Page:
The penultimate installment of the series on the biblical/theological case against chimeras focuses on the impact and significance of redemption.
Redemption – Romans 8:18–27
Flowing out of our discussion on creation and fall, it is the recognition that there still are limits on human activity with regard to animals that is most important for us in this discussion.
Part III of our series focuses on the human fall into sin and the disastrous consequences that follow from it.
Fall – Genesis 9:1–7
The harmonious picture of the created order is quickly marred, however, by the fall of human beings. The fall has tragic comprehensive effects, both on the nature of humans themselves, and on the rest of creation.
Part II of our week-long series on the ethics of chimeras begins with an examination of the creation account in the book of Genesis.
Creation – Genesis 1:26–30
The creation account in Genesis provides us with essential insights into the nature of the created world, from rocks and trees to birds and bees. It also tells us important things about ourselves and the role of human beings in relationship to the rest of creation.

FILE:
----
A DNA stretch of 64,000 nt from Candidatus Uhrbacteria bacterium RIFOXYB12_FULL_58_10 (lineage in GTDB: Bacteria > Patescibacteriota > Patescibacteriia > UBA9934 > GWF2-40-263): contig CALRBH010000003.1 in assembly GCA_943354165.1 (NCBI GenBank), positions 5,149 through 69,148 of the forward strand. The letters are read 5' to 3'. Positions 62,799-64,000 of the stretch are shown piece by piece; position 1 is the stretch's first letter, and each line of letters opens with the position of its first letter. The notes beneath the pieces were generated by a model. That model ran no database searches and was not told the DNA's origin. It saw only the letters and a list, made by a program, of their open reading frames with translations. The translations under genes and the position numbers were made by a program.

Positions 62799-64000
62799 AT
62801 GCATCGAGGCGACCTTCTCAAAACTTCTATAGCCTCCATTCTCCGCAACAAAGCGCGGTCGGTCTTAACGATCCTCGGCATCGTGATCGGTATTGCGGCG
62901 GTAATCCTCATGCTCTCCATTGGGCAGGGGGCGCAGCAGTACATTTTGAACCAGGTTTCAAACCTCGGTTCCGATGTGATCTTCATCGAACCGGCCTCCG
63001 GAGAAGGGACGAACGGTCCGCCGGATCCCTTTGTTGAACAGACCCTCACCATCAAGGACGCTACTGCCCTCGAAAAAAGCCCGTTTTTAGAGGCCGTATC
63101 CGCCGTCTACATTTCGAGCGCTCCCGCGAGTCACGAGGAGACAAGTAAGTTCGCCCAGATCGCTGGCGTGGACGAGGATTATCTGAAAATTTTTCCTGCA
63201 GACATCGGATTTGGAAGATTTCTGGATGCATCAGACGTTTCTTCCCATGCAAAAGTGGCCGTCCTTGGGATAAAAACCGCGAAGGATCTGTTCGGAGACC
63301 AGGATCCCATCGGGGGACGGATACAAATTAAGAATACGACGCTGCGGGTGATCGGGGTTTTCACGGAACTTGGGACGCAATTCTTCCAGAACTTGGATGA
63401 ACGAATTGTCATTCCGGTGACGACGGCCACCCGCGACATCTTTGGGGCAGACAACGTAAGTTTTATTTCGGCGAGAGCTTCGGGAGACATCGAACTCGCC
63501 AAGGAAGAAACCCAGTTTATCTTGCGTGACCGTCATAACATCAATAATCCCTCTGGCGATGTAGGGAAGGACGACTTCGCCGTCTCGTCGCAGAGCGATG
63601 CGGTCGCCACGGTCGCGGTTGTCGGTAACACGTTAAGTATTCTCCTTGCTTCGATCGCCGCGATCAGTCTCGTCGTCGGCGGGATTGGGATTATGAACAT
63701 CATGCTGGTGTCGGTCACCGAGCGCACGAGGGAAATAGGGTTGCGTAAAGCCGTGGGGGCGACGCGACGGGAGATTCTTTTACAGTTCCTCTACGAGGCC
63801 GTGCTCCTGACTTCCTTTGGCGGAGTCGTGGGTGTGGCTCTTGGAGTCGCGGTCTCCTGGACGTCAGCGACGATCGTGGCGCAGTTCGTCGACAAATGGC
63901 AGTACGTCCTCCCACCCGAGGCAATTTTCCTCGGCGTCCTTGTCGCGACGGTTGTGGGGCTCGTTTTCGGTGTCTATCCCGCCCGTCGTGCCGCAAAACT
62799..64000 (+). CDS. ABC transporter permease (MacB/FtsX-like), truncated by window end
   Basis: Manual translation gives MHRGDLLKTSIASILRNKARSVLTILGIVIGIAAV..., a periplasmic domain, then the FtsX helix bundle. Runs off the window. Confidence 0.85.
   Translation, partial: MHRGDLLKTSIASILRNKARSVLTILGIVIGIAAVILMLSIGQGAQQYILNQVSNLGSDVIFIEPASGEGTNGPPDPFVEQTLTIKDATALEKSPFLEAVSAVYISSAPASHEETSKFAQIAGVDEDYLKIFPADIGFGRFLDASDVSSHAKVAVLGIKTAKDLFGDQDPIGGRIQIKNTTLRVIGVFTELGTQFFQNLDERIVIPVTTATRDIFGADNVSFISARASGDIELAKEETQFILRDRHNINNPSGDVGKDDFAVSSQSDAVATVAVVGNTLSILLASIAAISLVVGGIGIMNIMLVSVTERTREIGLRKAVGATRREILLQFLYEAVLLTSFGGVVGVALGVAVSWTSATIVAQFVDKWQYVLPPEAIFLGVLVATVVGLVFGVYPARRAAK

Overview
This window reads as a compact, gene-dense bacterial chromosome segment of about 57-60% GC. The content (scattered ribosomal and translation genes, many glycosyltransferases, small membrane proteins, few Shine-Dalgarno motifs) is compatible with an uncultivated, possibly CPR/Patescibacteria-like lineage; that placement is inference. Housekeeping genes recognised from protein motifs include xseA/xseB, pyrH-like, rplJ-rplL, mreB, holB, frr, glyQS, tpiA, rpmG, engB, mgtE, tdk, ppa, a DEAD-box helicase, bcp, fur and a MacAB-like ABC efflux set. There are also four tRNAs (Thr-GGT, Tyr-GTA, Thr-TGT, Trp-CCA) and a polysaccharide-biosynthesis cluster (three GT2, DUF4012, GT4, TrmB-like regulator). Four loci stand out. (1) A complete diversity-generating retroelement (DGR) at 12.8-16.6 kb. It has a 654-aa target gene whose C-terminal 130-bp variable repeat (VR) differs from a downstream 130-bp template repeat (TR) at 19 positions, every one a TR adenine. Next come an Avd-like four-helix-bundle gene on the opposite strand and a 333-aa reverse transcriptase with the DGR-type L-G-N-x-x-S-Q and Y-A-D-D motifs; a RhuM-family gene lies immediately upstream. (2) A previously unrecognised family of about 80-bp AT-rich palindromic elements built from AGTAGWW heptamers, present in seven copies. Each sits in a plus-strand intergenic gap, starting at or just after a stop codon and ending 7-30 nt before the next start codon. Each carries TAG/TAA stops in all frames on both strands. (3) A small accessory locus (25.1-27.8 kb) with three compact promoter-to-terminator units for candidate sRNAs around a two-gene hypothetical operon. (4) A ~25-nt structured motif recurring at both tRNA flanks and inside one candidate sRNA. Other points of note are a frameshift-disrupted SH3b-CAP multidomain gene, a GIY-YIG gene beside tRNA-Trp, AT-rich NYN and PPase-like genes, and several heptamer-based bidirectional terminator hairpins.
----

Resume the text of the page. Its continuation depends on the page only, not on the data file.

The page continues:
This week will feature a five part series, with one installment per day, putting forth my presentation of a biblical-theological case against the creation of certain kinds of chimeras, or human-animal hybrids. Part I follows below.
Advances in the sciences sometimes appear to occur overnight. Such appearances can often be deceiving, however. Rare is the technological or scientific advance that does not follow years upon years of research, trial and error, failure and experimentation.
The latest news coming from the field of biology and genetics hasn’t happened “overnight,” but things are advancing quickly. Some of the more interesting, and indeed troubling, developments have to do with what are known as “chimeras.”
The Chimera, of course, is a fire-breathing creature from Greek mythology, with the head of a lion, the body of a goat, and the tail of a serpent. In the scientific community, however, chimeras are organisms most often created by the intermixing of species.
We are faced now with the possibility of new technological advances giving humans the ability to do radically new things. A scientific pragmatism is at work, which reduces elements of the material world to their practical uses, and ignores the basic structures of creation. Read more on A Case against Chimeras: Part I…